standstill, It being unwise to hold the
ball for more thnn a moment. Thus
lt was Impossible for either team to
work under the basket. Recognizing
this, the Canucks took the necessary
risk attending long nhots und placed
several baskets from the center of the
There Is no doubt that the Canucks
played the better gumo and deserved
thnt victory. They hud more to lose
by defeat nnd consequently were more
determined to wiu. In fuct they went
on the floor with the sume spirit with
which Varsity will win the Champion
ship when these two teams meet
,,+..&..,..*+ ,.*....*.~e-e.,e»*~e»e~t~e«e*e~..*».~.~.*ar
Another good basketball gume can
be seen by Journeying to Normal gymn
on Saturday night, when tho Senior
A team meet Seattle Pacific College
in the linnl game of the Intercollegiate
Jordan River, truck Vancouver
Island team will try conclusions with
Hie Senior If squad. This should
prove an argument ne luxe as Varsit.i
lost liy one point in a game full of
thrills when the team played the
Island cracks during the holidays. The
Senior tl men swear dire revenge
and the game should prove a thriller
from atari  to (inisli.
Besldea this titbit will bo the added
attraction of one' of the best, dances
of the season given in honor of the
visitors, t'ut-ins will bo limited to a
certain number of dances in order to
give the visitors a chance to meet the
The showing mntle by the Senior A
team against King Kdward Old Boys
on Saturday night when they lost by
opponent assures us of a battle royal
when the Sound City men do the
strips in this neck of the woods.
Tanny Butler says tho boys will crowd
on till sail to finish up the season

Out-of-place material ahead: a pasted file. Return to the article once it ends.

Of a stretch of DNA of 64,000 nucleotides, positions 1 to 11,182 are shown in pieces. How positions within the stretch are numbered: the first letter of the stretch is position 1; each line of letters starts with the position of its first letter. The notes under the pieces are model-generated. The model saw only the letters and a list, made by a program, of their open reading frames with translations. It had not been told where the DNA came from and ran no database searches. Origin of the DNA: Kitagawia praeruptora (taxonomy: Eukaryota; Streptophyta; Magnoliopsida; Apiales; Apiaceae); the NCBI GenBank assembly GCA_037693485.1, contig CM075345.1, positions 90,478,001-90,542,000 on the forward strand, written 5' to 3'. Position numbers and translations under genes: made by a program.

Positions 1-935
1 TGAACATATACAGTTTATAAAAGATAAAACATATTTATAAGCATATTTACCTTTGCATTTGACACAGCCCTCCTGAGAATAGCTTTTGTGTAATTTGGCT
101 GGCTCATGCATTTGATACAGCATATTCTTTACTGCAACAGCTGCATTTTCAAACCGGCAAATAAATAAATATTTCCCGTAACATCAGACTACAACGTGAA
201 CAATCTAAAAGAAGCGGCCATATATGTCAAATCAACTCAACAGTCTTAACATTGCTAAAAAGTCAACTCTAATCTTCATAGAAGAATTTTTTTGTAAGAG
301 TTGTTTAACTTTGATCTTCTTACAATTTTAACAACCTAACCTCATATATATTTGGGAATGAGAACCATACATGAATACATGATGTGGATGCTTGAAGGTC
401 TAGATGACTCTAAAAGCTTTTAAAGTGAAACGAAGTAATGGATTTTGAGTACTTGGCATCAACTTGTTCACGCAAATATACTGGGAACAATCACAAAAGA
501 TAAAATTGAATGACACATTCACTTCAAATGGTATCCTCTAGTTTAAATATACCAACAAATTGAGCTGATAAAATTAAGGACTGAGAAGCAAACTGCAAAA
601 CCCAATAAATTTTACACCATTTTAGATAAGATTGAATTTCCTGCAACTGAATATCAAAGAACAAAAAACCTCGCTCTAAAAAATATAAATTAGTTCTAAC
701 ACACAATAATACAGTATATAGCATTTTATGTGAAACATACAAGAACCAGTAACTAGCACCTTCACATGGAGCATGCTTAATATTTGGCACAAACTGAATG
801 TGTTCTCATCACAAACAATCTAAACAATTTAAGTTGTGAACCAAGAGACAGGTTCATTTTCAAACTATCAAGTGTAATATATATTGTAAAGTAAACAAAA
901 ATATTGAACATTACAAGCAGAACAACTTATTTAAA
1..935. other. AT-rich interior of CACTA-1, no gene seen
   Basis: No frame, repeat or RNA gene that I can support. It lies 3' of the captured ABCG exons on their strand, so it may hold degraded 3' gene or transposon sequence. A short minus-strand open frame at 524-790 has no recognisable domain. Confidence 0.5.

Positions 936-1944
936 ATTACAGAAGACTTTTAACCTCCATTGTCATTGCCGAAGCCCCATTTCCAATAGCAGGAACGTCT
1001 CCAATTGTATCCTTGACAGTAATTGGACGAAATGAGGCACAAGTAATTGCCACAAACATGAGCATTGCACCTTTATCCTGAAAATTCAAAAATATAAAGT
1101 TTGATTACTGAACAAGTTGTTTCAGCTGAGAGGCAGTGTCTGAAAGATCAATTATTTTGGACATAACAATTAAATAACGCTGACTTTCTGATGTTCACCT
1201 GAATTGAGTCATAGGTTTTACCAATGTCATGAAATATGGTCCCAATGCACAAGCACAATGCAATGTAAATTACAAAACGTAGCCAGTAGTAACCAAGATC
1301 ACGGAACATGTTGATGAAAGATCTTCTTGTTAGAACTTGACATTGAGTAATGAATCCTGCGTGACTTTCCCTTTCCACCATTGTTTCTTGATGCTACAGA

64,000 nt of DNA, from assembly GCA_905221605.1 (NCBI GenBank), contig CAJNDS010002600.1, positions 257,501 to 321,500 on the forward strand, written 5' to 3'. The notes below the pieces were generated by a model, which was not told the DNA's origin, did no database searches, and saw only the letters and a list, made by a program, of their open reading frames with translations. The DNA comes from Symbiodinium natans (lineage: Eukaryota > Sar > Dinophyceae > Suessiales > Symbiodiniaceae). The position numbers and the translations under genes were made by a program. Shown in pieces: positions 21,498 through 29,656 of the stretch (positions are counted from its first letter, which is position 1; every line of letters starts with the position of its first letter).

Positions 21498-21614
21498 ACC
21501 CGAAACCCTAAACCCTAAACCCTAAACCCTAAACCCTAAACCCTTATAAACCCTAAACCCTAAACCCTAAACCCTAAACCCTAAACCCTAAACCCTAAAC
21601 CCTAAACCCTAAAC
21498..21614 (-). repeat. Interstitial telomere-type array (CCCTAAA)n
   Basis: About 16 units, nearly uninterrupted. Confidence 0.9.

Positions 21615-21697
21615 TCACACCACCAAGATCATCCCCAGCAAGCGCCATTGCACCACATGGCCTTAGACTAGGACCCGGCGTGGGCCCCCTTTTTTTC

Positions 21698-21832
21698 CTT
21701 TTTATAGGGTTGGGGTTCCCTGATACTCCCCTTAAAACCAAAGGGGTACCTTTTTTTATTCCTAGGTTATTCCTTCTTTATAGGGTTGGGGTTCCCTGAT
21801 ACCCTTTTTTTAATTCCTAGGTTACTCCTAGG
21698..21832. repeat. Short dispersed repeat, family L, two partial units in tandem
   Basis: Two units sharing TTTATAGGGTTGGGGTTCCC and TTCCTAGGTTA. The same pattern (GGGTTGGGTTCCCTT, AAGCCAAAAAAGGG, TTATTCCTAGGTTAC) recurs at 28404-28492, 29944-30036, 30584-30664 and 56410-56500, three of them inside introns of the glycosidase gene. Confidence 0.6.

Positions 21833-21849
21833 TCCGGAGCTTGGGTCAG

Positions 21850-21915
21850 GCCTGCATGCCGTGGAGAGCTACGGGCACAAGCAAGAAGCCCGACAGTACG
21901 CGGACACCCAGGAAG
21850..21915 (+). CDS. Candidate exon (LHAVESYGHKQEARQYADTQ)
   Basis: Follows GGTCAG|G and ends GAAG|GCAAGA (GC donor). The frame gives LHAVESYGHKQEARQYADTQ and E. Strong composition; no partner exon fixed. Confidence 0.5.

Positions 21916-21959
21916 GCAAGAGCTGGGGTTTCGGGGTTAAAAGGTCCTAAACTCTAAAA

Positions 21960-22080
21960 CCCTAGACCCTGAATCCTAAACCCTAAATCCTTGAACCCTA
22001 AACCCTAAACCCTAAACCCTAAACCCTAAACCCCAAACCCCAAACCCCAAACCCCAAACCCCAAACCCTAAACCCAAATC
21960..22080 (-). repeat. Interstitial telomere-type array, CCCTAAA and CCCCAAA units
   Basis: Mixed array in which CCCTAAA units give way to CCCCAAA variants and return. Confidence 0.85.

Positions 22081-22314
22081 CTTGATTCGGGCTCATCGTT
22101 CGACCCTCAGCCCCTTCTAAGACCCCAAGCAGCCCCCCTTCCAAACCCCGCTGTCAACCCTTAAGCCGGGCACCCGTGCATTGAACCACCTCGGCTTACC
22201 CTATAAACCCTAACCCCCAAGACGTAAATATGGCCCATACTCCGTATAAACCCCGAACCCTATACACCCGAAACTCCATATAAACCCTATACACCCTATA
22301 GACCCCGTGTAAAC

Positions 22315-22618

Willi a decisive victory. The visit
of the Washington men gave the
team a host of experience. We all
know that any team from Scuttle
must necessary be good but Just
watch   the   boys   on   Saturday   night.
Increased activity marked this week
end on the part of the Club. Willie
there were no members up for the
week-end a fair number managed to
forsake Morpheus lu order lo catrh
terries ranging from the ',: in to it a in.
After  it   rather   prolonged   lunch,  due
In  the  scattered   way   in   which   people
arrlviitl, nearly everybody adjourned
In the plateau lo ski. The runs wore
fas! and tricky and the big Jump was
\i-i.v good. Some very successful falls
were achieved during I he course of
Mis' al'lcrnoiiii though fortunately
there   were   no  skis   broken   tills   title1
licit, wishing to lake a picture of
some one skiing had to try four limes
before    he   could    gel.   a   subject    who
dn't fall down at, the critical moment.
Abotif four o'clock, the call of I lie
inner man being heard, all returned to
Canadian Rugby
In the first game of the intermediate Canadian Rugby League, Saturday, Varsity trounced the Meralomas
11-0. Although twelve of the sixteen
men have never played a gamo before, the month of dally morning practices had Its effect und held an experienced team scoreless. The Mer-
uloinus came upon the field confident
of a victory, but he strong Bluu und
Cold squad scored two touchdowns
In Hie first hull', and ton verted one
making I lit* score 11-0 where It remained till the final whistle.
The first touchdown was a gill,
Teddy Bains recovering a Meralonui
fumble behind the goal line, One of
Varsity's weak points Is lis Inability
lo lake advantage of the opponent's
mistakes, However, Coach Burke Is
emphasizing (his point lu practice,
anil the team should be more polished in this department by the second
The game brought several new men
Into the limelight. The Varsity back-
field, Pajrkcr, Straight, Fraser and
Durham did some fine work. All
these men are developing line-bucking technique, and their tackling is
surer every day. Straight scored the
first touchdown of his young life when
he broke through on a center back
und ran forty yards for a tally. Durham also got away on a couple of